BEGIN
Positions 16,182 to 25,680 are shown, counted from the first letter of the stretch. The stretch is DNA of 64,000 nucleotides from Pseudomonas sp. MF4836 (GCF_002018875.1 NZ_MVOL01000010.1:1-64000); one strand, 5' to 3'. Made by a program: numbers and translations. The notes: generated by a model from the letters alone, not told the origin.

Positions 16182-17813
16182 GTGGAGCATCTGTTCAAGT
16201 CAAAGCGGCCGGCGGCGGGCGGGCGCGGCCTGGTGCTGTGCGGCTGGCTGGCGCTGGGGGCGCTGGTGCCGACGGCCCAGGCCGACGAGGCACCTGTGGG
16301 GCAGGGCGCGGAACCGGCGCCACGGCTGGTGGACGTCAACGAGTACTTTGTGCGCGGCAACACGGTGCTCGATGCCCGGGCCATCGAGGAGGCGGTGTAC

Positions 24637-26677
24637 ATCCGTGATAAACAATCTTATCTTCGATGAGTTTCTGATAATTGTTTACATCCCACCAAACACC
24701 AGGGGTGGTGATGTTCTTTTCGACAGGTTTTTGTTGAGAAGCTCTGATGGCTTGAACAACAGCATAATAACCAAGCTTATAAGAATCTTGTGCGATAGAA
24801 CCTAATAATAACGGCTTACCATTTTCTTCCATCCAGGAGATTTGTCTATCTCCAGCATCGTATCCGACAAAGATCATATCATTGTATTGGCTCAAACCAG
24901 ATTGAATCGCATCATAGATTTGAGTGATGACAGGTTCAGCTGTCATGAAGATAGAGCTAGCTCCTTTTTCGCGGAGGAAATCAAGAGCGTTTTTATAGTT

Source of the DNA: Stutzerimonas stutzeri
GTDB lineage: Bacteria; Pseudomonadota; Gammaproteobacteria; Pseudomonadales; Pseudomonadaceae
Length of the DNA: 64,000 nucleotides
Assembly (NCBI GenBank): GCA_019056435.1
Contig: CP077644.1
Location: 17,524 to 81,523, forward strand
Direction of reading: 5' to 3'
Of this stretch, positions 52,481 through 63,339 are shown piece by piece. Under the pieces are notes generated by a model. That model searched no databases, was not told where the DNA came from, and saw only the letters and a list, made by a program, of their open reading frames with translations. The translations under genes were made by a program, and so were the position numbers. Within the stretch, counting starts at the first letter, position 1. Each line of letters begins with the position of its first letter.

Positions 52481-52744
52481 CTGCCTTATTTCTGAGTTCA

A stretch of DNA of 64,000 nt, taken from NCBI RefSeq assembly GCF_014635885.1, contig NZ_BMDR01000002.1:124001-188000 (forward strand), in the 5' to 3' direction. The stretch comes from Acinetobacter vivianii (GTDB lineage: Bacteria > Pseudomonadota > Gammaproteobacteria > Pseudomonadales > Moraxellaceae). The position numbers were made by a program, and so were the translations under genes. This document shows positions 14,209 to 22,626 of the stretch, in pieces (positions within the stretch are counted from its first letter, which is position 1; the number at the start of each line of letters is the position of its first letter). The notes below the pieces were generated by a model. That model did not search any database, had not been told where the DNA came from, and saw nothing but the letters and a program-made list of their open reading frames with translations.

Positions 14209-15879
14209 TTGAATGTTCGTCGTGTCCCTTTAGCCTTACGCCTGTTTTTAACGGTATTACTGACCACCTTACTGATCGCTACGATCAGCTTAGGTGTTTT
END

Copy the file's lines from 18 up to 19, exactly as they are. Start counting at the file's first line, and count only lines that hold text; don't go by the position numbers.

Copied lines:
Of this stretch, positions 52,481 through 63,339 are shown piece by piece. Under the pieces are notes generated by a model. That model searched no databases, was not told where the DNA came from, and saw only the letters and a list, made by a program, of their open reading frames with translations. The translations under genes were made by a program, and so were the position numbers. Within the stretch, counting starts at the first letter, position 1. Each line of letters begins with the position of its first letter.

Positions 52481-52744